During a March 16, 2010, hearing Mangum indicated his intention to file a motion to dismiss based on a violation of the IAD requirement that he be tried within 180 days of filing the requisite request and a motion to suppress evidence found during the search of his apartment. The district court rescheduled the jury trial for August to accommodate these motions. On April 27, Mangum filed a motion to dismiss the criminal information, arguing the State violated the IAD by failing to bring him to trial within 180 days of his request under the statute. Mangum also filed a motion to suppress evidence law enforcement officers found in his apartment following execution of the search warrant, contending there was no lawful basis for the officers' initial entry, during which they observed evidence that later formed the basis of the search warrant. Prior to the district court's rulings on his motions, Mangum entered a conditional guilty plea to one count of forgery of a financial transaction card, preserving his right to appeal if the district court denied either motion. Following a hearing on each motion, the district court denied both motions. The district court entered a judgment of conviction and imposed a unified sentence of fourteen years, with five years determinate. Mangum now appeals the denials of his motion to dismiss and motion to suppress.


A. Motion to Dismiss

Mangum claims the district court erred in denying his motion to dismiss based on the State's alleged failure to comply with the 180-day trial provision pursuant to the IAD. This Court exercises free review over the application and construction of statutes. State v. Reyes, 139 Idaho 502, 505, 80 P.3d 1103, 1106 (Ct. App. 2003). Where the language of a statute is plain and unambiguous, this Court must give effect to the statute as written, without engaging in statutory construction. State v. Burnight, 132 Idaho 654, 659, 978 P.2d 214, 219 (1999); State v. Escobar, 134 Idaho 387, 389, 3 P.3d 65, 67 (Ct. App. 2000). The language of the statute is to be given its plain, obvious, and rational meaning. Burnight, 132 Idaho at 659, 978 P.2d at 219. If the language is clear and unambiguous, there is no occasion for the court to resort to legislative history or rules of statutory interpretation. Escobar, 134 Idaho at 389, 3 P.3d at 67. When this Court must engage in statutory construction because an ambiguity exists, it has the duty to ascertain the legislative intent and give effect to that intent. State v. Beard, 135 Idaho 641, 646, 22 P.3d 116, 121 (Ct. App. 2001). To ascertain such intent, not only must the literal words of the statute be examined, but also the context of those words, the public policy behind the statute, and its legislative history. Id. Although a State must adopt the IAD by statute to be a party to the agreement, the United States Supreme Court has held the agreement's interpretation presents a question of federal law. State v. Breen, 126 Idaho 305, 307 n.2, 882 P.2d 472, 474 n.2 (Ct. App. 1994) (citing Cuyler v. Adams, 449 U.S. 433, 442 (1981)). Therefore, we give particular attention to federal court decisions interpreting the IAD. Id.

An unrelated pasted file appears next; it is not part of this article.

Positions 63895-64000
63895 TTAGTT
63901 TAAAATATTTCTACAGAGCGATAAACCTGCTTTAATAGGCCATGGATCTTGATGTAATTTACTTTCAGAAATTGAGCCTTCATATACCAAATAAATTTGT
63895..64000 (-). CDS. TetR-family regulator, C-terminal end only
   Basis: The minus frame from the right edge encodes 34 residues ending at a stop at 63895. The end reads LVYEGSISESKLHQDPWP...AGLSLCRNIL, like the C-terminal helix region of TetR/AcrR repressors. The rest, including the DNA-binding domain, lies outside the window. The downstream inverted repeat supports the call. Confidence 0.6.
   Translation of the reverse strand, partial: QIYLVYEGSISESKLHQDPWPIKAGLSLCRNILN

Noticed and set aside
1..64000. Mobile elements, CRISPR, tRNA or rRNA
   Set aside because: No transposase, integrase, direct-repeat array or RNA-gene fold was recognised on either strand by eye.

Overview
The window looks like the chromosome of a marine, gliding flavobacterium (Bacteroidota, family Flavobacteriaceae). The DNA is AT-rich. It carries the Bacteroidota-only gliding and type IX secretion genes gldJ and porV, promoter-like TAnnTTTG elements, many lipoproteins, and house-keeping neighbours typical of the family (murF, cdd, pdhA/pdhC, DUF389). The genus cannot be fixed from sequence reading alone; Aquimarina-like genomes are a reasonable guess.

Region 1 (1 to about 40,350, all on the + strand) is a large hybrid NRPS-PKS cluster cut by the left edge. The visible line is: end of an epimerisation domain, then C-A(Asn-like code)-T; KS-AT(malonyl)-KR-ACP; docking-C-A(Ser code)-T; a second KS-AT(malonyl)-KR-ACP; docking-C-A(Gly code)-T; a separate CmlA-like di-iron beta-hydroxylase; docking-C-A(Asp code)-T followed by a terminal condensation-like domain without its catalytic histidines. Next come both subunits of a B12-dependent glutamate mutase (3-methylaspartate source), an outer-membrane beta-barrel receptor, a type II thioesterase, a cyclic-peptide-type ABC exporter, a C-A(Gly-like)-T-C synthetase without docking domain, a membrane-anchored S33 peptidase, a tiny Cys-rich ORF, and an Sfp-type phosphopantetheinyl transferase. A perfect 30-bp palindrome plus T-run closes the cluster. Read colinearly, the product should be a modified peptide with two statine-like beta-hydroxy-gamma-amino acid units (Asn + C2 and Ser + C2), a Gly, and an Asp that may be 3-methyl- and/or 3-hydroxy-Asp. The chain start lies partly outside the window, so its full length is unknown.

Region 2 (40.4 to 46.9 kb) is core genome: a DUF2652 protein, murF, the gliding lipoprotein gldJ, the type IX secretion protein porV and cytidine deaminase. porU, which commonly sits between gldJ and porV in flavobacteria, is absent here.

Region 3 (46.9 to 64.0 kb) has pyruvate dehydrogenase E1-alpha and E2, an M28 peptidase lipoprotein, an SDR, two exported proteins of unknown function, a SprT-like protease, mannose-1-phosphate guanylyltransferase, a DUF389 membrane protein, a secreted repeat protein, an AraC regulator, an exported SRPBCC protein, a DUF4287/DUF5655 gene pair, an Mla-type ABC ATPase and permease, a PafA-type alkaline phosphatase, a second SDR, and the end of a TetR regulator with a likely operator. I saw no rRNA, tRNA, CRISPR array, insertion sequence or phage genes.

The IAD, codified in Idaho as Idaho Code ยงยง 19-5001 et seq., is an interstate compact authorized by Congress to provide a cooperative ...